On the 24th of may, 1823, the brig Oswego arrived with sixty-one new emigrants and a liberal supply of stores and tools, in charge of dr. Ayres, who, already the representative of the society, had now been appointed government agent and surgeon. One of the first measures of the new agent was to have the town surveyed and lots distributed among the whole body of colonists. Many of the older settlers found themselves dispossessed of the holdings improved by their labor, and the colony was soon in a ferment of excitement and insurrection. Dr. Ayres, finding his health failing, judiciously betook himself to the united states.
The arrival of the agent had placed Mr.. Ashmun in a false position of the most mortifying character. It will be remembered that in sympathy for the distress of the colony he had assumed the position of agent without authority. In the dire necessity of subsequent events he had been compelled to purchase supplies and ammunition in the society’s name. He now found, himself superseded in authority, his services and self sacrifice unappreciated, his drafts dishonored, his motives distrusted. Nothing could show more strongly his devotion and self abnegation than his action in the present crisis. Seeing the colony again deserted by the agent and in a state of discontent and confusion, he forgot his wrongs and remained at the helm. Order was soon restored but the seeds of insubordination remained. The arrival of 103 emigrants from Virginia on the Cyrus, in February 1824, added to the difficulty, as the stock of food was so low that the whole colony had to be put on half rations. This necessary measure was regarded by the disaffected as an act of tyranny on Ashman’s part; and when shortly after the complete prostration of his health compelled him to withdraw to the Cape de Verde Islands, the malcontents sent home letters charging him with all sorts of abuse of power, and finally with desertion of his post! The society in consternation applied to government for an expedition of investigation, and the rev. R.R. Gurley, secretary of the society, and an enthusiastic advocate of colonization was dispatched in June on the U.S. Schooner porpoise. The result of course revealed the probity, integrity and good judgment of Mr.. Ashman; and Gurley became thenceforth his warmest admirer. As a preventive of future discontent a constitution was adopted at Mr.. Gurley’s suggestion, giving for the first time a definite share in the control of affairs to the colonists themselves. Gurley brought with him the name of the colony Liberia, and of its settlement on the Cape Monrovia, which had been adopted by the society on the suggestion of Mr.. Robert Goodloe Harper of Maryland. He returned from his successful mission in august leaving the most cordial relations established throughout the colony.
Gurley’s visit seemed to mark the turning of the tide, and a period of great prosperity now began. Relay after relay of industrious emigrants arrived; new land was taken up; successful agriculture removed all danger of future failure of food supply; and a flourishing trade was built up at Monrovia. Friendly relations were formed with the natives, and their children taken for instruction into colonial families and schools. New settlements were formed; churches and schools appeared; an efficient militia was organized; printing presses set up and hospitals erected. On every side rapid progress was made. After years of illustrious service Ashman retired to his home in new haven, where he died a few days later, on august 25, 1828. Under dr. Richard Randall and Dr. Mechlin, who successively filled his post, the prosperity of the colony continued undiminished.
The decade after 1832 is marked by the independent action of different state colonization societies. At first generally organized as tributary to the main body, the state societies now began to form distinct settlements at other points on the coast. The Maryland society first started an important settlement at Cape Palmas, of which we shall make a special study. Bassa Cove was settled by the joint action of the New York and Pennsylvania societies; Greenville, on the Sinou River, by emigrants from Mississippi; and the Louisiana society engaged in a similar enterprise. The separate interests of the different settlements at length began in many cases to engender animosity and bad feeling; the need of general laws and supervision was everywhere apparent; and a movement toward a federal union of the colonies was set on foot. A plan was at length agreed upon by all except Maryland, by which the colonies were united into the “commonwealth of Liberia,” whose government was controlled by a board of directors composed of delegates from the state societies. This board at its first meeting drew up a plan of government, and Thomas Buchanan was appointed first governor of the commonwealth, 1837. The advantages of the union were soon apparent. The more aggressive native tribes with whom not a little trouble had been experienced, were made to feel the strength of the union; and many of the smaller head men voluntarily put themselves under the protection of the government, agreeing to become citizens, with all their subjects, and submit to its laws. The traffic in slaves all along the coast was checked, intertribal warfare prevented, and trial by the Sassa-wood ordeal abolished wherever colonial influence extended. Mr. Buchanan was the last white man who exercised authority in Liberia. On his death the lieutenant-governor, Joseph Jenkins Roberts, succeeded him. Roberts, who afterward became Liberia’s most distinguished citizen, was a Virginia Negro, having been born at Norfolk in 1809, and brought up near Petersburg. He obtained a rudimentary education while running a flat boat on the James and Appomattox rivers. In 1829 he went with his widowed mother and younger brothers to Liberia, where he rapidly rose to wealth and distinction. As governor he evinced an efficient statesmanship that promised well for his future career.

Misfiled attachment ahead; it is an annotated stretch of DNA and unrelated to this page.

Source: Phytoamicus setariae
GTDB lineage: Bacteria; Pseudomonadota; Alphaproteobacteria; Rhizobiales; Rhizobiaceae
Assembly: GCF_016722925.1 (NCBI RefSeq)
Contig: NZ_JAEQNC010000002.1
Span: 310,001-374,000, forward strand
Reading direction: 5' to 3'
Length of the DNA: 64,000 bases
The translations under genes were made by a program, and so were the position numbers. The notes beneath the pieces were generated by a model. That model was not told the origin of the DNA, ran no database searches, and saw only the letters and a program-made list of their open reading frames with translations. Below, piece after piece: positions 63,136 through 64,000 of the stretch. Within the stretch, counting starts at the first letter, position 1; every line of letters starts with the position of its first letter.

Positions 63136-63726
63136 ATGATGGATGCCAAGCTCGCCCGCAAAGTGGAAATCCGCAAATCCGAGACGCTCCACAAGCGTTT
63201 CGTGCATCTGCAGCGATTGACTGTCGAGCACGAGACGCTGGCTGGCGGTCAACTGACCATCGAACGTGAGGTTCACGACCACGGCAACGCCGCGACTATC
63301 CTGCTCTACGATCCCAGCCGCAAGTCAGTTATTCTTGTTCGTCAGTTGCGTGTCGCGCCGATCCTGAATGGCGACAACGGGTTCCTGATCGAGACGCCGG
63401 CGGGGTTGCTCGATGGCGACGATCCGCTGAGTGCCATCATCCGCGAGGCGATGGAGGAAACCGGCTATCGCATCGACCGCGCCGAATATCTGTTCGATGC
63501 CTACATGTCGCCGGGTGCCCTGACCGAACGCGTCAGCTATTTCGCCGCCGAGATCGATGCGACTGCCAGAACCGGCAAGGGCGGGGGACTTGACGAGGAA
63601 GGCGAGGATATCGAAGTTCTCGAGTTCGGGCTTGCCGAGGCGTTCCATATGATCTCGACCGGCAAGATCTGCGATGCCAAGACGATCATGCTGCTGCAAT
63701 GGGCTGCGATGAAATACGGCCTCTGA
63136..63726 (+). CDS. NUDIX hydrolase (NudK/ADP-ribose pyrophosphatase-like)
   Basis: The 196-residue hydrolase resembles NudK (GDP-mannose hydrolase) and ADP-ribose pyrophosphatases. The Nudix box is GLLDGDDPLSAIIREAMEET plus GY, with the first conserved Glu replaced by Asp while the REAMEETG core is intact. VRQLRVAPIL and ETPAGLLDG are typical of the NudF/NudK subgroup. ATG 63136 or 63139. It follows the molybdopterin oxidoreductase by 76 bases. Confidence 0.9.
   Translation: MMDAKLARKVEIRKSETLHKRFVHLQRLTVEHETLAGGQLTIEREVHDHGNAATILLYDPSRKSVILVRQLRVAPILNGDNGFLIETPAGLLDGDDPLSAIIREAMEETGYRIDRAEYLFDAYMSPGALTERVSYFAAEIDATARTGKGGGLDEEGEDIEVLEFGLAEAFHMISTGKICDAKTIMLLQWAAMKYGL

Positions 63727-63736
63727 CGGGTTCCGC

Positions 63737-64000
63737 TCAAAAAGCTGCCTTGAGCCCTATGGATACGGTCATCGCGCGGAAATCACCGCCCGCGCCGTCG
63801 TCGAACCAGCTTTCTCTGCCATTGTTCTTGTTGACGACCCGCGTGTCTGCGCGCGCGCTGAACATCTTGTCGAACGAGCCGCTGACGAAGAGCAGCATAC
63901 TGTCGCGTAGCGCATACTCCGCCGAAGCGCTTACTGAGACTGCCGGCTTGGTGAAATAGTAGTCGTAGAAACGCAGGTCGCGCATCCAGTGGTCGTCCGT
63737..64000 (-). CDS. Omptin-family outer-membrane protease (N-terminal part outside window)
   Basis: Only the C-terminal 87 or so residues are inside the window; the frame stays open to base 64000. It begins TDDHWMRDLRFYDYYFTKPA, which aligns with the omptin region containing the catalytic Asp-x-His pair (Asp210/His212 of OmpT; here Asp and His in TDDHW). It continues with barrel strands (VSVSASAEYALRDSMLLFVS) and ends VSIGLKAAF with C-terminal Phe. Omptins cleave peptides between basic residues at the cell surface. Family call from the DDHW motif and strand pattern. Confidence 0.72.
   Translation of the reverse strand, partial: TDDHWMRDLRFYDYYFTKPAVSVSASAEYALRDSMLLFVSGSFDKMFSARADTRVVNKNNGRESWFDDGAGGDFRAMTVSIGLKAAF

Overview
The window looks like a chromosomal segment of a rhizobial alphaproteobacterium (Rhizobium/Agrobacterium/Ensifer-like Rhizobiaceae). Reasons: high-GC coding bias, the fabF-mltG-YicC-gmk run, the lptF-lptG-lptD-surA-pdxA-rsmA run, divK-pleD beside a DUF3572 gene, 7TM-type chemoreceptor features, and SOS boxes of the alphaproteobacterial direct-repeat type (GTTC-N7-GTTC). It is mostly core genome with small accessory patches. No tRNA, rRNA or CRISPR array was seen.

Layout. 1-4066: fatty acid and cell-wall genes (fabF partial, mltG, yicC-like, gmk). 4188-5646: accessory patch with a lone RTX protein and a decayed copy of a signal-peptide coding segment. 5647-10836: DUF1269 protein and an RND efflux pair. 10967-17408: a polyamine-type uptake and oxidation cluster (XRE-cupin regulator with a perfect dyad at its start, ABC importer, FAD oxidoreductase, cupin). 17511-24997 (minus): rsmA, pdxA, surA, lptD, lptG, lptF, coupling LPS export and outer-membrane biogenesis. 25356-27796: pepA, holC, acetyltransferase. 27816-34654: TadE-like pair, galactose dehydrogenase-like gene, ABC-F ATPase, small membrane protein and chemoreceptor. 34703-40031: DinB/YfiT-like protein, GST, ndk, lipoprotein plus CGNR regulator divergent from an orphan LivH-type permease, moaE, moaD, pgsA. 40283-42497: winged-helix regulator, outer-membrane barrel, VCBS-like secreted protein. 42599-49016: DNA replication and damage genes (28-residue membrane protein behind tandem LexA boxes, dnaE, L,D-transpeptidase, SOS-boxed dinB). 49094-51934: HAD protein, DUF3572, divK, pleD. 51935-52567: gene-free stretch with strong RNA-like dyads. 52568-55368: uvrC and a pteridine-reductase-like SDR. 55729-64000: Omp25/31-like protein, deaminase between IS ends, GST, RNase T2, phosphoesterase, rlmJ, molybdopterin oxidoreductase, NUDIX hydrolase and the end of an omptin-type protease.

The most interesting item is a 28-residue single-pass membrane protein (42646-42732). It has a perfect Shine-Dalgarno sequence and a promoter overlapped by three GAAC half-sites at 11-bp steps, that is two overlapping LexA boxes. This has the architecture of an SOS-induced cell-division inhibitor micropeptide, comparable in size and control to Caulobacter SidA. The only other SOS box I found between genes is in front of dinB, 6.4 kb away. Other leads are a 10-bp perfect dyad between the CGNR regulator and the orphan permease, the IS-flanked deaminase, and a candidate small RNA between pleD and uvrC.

Roberts had not long been governor when trouble arose with the British coast wise traders that gave rise to a most interesting crisis. The Liberian government in regulating commerce within its jurisdiction had enacted laws imposing duties on all imported goods. The English traders, accustomed for hundreds of years to unrestricted traffic on this very coast, were indignant at the presumption of the upstart colony, and ignored its regulations. The government protested, but in vain. And at length the little colonial revenue schooner John Seyes, while attempting to enforce the laws at Edina, was actually seized by the stalwart Britisher and dragged before the admiralty court at Sierra Leone. A long discussion which would be profitless to follow in detail, ensued. The result was, that the John Seyes was confiscated. The British government opened a correspondence with the united states, in which it was ascertained that Liberia was not in political dependence upon them. Whereupon the sovereignty of Liberia was promptly denied, her right to acquire or hold territory questioned, and she was given to understand that the operations of British traders would in future be backed by the British navy.
Evidently if Liberia was to maintain and govern her territory something must be done. The colonization society while claiming for Liberia the right to exercise sovereign powers, seems to have had the unacknowledged conviction, that England’s position, however ungenerous, was logically unassailable. The supreme authority wielded by the society, its veto power over legislative action, was undoubtedly inconsistent with the idea of a sovereign state. This is clearly apparent from the fact that though there was pressing necessity for a treaty with England, neither the colony nor the society had power to negotiate it. It was accordingly determined to surrender all control over the colony; and the “people of the commonwealth of Liberia” were “advised” by the society “to undertake the whole work of self government;” to make the necessary amendments to their constitution, and to declare their full sovereignty to the world.
The suggestion was adopted in Liberia by popular vote, and a convention met on July 26, 1847, adopted a declaration of independence and a new constitution, closely modeled on the corresponding documents of the united states. In September the constitution was ratified by vote of the people. Governor Roberts was elected to the office of president, upon which he entered January 3, 1848. His inaugural address is one of remarkable interest, fitly proclaiming to the world a new republic.